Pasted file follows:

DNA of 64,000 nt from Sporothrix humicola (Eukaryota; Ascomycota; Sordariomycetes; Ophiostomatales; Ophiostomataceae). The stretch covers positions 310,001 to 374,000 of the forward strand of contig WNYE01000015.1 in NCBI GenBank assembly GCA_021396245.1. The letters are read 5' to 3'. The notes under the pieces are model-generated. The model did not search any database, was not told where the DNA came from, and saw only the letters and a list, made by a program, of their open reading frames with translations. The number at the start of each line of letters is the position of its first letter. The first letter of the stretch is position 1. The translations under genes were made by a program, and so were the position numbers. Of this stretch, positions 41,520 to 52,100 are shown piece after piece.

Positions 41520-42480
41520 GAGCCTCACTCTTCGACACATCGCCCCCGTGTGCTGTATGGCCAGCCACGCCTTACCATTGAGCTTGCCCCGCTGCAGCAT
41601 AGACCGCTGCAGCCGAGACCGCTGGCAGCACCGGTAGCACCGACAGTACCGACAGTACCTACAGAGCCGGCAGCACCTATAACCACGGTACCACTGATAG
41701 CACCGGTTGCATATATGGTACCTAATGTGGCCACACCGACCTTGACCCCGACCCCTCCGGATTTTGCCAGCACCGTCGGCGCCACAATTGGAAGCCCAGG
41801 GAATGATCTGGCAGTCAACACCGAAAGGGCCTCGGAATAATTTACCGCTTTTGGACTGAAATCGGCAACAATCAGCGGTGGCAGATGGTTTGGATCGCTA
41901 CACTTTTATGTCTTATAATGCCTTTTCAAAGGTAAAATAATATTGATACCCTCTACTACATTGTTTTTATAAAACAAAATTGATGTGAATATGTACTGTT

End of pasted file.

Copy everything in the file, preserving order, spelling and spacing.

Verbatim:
DNA of 64,000 nt from Sporothrix humicola (Eukaryota; Ascomycota; Sordariomycetes; Ophiostomatales; Ophiostomataceae). The stretch covers positions 310,001 to 374,000 of the forward strand of contig WNYE01000015.1 in NCBI GenBank assembly GCA_021396245.1. The letters are read 5' to 3'. The notes under the pieces are model-generated. The model did not search any database, was not told where the DNA came from, and saw only the letters and a list, made by a program, of their open reading frames with translations. The number at the start of each line of letters is the position of its first letter. The first letter of the stretch is position 1. The translations under genes were made by a program, and so were the position numbers. Of this stretch, positions 41,520 to 52,100 are shown piece after piece.

Positions 41520-42480
41520 GAGCCTCACTCTTCGACACATCGCCCCCGTGTGCTGTATGGCCAGCCACGCCTTACCATTGAGCTTGCCCCGCTGCAGCAT
41601 AGACCGCTGCAGCCGAGACCGCTGGCAGCACCGGTAGCACCGACAGTACCGACAGTACCTACAGAGCCGGCAGCACCTATAACCACGGTACCACTGATAG
41701 CACCGGTTGCATATATGGTACCTAATGTGGCCACACCGACCTTGACCCCGACCCCTCCGGATTTTGCCAGCACCGTCGGCGCCACAATTGGAAGCCCAGG
41801 GAATGATCTGGCAGTCAACACCGAAAGGGCCTCGGAATAATTTACCGCTTTTGGACTGAAATCGGCAACAATCAGCGGTGGCAGATGGTTTGGATCGCTA
41901 CACTTTTATGTCTTATAATGCCTTTTCAAAGGTAAAATAATATTGATACCCTCTACTACATTGTTTTTATAAAACAAAATTGATGTGAATATGTACTGTT